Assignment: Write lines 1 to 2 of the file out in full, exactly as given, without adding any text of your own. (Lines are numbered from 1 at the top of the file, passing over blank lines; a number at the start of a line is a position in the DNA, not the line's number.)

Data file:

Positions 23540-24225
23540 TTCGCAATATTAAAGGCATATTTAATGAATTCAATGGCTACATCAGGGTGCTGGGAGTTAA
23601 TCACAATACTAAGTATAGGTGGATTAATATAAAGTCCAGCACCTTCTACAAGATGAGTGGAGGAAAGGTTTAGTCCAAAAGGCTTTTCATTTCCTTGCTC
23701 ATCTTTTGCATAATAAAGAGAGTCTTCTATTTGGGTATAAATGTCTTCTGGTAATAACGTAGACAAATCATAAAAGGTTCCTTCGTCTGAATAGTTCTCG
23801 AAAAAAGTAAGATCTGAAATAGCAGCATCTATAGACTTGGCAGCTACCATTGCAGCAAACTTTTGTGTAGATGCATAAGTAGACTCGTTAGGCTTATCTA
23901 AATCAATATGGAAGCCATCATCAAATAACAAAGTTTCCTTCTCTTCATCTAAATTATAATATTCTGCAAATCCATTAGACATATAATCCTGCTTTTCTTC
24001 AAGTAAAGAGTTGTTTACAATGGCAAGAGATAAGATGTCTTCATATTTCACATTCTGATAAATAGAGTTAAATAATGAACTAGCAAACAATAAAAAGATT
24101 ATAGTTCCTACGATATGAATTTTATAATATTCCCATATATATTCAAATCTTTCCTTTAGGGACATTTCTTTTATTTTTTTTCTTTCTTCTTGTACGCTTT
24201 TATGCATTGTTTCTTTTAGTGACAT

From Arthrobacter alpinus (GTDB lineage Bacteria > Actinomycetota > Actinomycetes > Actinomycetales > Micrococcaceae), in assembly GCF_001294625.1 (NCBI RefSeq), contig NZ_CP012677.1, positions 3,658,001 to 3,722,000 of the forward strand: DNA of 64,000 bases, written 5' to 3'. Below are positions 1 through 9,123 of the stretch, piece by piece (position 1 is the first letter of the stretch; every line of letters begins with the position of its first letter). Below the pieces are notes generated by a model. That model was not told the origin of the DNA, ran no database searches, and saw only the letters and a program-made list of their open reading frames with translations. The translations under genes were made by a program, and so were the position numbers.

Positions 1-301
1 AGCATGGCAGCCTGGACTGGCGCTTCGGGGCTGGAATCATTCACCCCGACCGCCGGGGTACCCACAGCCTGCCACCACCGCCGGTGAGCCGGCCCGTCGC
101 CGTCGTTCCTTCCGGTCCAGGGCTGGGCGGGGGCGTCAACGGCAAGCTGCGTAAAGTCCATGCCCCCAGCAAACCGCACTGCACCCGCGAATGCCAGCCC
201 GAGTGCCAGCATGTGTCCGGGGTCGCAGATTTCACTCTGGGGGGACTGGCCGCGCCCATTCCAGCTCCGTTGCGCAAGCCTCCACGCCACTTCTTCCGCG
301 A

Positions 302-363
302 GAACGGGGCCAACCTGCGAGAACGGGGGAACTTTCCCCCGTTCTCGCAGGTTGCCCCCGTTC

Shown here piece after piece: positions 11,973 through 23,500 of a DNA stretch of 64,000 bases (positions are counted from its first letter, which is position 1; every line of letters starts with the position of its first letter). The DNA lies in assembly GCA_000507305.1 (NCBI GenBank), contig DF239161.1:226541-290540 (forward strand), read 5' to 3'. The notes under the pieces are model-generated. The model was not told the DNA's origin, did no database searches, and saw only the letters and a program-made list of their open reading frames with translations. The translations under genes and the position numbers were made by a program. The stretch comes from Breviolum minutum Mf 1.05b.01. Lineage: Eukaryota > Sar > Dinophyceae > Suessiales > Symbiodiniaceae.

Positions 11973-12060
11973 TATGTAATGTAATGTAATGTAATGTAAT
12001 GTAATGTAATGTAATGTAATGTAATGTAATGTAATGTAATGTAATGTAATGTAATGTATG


Positions 23540-24225
23540 TTCGCAATATTAAAGGCATATTTAATGAATTCAATGGCTACATCAGGGTGCTGGGAGTTAA